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Om fototextpoesi: Läsningar av mötet mellan fotografisk bild och poetisk text
Södertörn University College, The School of Culture and Communication.
2007 (Swedish)Independent thesis Advanced level (degree of Magister), 15 points / 22,5 hpStudent thesisAlternative title
On Phototext Poetry : Readings of Photographs and Poetic Texts in Juxtaposition (English)
Abstract [en]

What is the relation of image and word, of sentences and pictures? What kind of message does this combination produce when juxtaposed on a single material plane? And how do we read its “infinite” relation? These are the questions at the center of this inquiry. My main interest concerns the exact nature of the relation between photographic images and textual elements of poetic language when these are juxtaposed in what I call Phototext poetry.

The thesis calls into question the conventional reading habits of the conjunction of photographs and texts, and seeks to understand the more complex connections intrinsic to the relation image/word and its material and perceptual play in poetic works. Does a text always “anchor” the multiple meanings of an image, as Roland Barthes argues? What if the alterations of an image could “anchor” certain fractions of a poetic, polysemantic textual construct? Is a photograph indifferent to the visual, material permutations of texts that certain contemporary poetic practices produce?

I discuss phototextual works and collaborations of various kinds, from Molin fontän [“Molin’s fountain”] (1866) over classic surrealist poetry to language-oriented writing. This last interest also shows (with ambiguity) in the thesis’ two close readings: 23:23 (2006) by Swedish poet Marie Silkeberg and The Tango (2001) by American poet Leslie Scalapino. Throughout the study, I also put these in relation to other works of various, and related, kinds, such as artists’ books, concrete poetry, and phototexts in 20th century art.

My theoretization of phototext poetry focuses on questions of function. My perspective on the phototextual meeting in poetry is therefore concerned, not with taxonomy, but with local, contingent definitions. That is not to say, however, that certain things cannot be attributed to its particular, juxtaposed form. An “unthinkable space” (Michel Foucault), the relation between verbal and visual derives its dynamics from the different ways it actually makes itself “thinkable” and, furthermore, is materially represented. From Craig Dworkin’s conception of illegibility, Jacques Ranciere’s term phrase-image, and Roland Barthes’s obtuse meaning, I try to weave a network of connections concerning the reader’s relation to the photo/text conjunction. My argument that a certain phrase can cooperate with a certain part of an image, that a photo can “anchor” a specific meaning in a polysemantic text, and that the typographical appearance of a text may well have a plastic quality, also suggests a reading that focuses on systems of verbivisual parts and contingent intermedial meetings rather than the stable relation of a determining text and a determined image. In sum, I argue that the relation of photographs and texts must always be approached as a local problem.

My second argument is that the phototext is a self-reflexive form – it investigates itself, as it were. When a photograph and a (poetic) text are juxtaposed, they try to define their own media characteristics. In short, they often investigate the premises for phototextual documentation, communication, and aesthetics. The phototextual form therefore shares a photographic trait, as a “process of rendering observation self-conscious” (John Berger).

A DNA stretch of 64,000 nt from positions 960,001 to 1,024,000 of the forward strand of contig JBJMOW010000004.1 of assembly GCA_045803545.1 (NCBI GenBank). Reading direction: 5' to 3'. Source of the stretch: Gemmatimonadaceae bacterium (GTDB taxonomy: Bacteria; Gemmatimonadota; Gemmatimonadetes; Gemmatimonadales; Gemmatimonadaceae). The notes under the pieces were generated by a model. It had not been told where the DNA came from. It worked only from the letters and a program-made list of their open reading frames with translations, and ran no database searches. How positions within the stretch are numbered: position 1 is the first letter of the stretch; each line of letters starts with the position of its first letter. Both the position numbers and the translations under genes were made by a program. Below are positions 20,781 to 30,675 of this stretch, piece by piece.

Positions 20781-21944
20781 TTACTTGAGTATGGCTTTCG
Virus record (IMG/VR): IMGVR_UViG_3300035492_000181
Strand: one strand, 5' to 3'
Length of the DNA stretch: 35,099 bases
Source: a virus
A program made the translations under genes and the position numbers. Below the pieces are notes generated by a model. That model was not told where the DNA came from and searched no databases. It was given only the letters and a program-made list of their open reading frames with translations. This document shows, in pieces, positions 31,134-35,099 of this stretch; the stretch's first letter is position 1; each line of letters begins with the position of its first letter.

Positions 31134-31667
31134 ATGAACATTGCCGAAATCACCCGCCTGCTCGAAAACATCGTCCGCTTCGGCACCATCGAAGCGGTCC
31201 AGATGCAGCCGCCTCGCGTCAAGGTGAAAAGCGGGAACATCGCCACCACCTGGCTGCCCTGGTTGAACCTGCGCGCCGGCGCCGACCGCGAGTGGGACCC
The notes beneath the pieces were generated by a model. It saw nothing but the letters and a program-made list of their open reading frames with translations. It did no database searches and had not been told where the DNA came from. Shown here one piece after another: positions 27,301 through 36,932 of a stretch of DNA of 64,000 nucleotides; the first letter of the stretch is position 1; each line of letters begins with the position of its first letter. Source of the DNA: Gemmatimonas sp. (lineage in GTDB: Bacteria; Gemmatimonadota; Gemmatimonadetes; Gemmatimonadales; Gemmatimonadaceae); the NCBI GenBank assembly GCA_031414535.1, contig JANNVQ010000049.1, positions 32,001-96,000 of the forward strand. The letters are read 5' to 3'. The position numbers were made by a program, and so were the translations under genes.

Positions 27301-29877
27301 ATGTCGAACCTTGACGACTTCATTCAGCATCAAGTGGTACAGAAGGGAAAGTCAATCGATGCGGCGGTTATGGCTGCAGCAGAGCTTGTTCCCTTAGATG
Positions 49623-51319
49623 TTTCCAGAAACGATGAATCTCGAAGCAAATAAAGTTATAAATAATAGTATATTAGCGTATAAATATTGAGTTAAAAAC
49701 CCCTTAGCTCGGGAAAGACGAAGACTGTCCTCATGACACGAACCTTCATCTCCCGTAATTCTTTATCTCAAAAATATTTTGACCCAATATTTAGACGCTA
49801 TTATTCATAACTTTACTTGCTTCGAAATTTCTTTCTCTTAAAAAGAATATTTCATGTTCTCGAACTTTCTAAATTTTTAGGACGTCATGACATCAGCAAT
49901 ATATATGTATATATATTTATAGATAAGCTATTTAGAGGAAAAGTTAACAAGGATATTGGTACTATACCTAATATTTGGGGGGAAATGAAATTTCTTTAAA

I also trace the supplementariness and discursiveness of the relation between image and word, and investigate how it affects our reading of this “disjunctive conjunction”. The text and the image run through each other, both inside and among us, as Rancière would have it. This, in turn, produces a contemporary approach to aesthetics (as a term and philosophical tradition) in this thesis, which involves the practice as much as the aesthetic perception of the phototextual combination. However, I also see as necessary to negotiate with the ways in which the image-word relation has been theorized since the early eighteenth century, as well as with earlier, even ancient, conceptions.

In short, the aim of this thesis is to conceptualize the relation of photographs and texts in phototext poetry, not by destroying the dualistic positions of the visual and the verbal, but rather by re-negotiating them: by approaching them as located inside as well as between these two media, image and text. The relation of photographs and poetic text, I therefore suggest, performs its work “inside” language, at the same time opening up towards the “infinity of language” (Barthes).

Place, publisher, year, edition, pages
Huddinge: Institutionen för kultur och kommunikation , 2007. , 125 p.
Keyword [en]
Phototext, Aesthetics, Contemporary poetry, Photography, Intermediality, Leslie Scalapino
Keyword [sv]
Fototextpoesi, Samtida poesi, Fotografi, Estetik, Intermedialitet, Leslie Scalapino, Marie Silkeberg, Paul Éluard
National Category
Other Humanities not elsewhere specified
Identifiers
URN: urn:nbn:se:sh:diva-1266OAI: oai:DiVA.org:sh-1266DiVA: diva2:15329
Uppsok
humaniora/teologi
Supervisors
Examiners
Available from: 2007-06-28 Created: 2007-06-28

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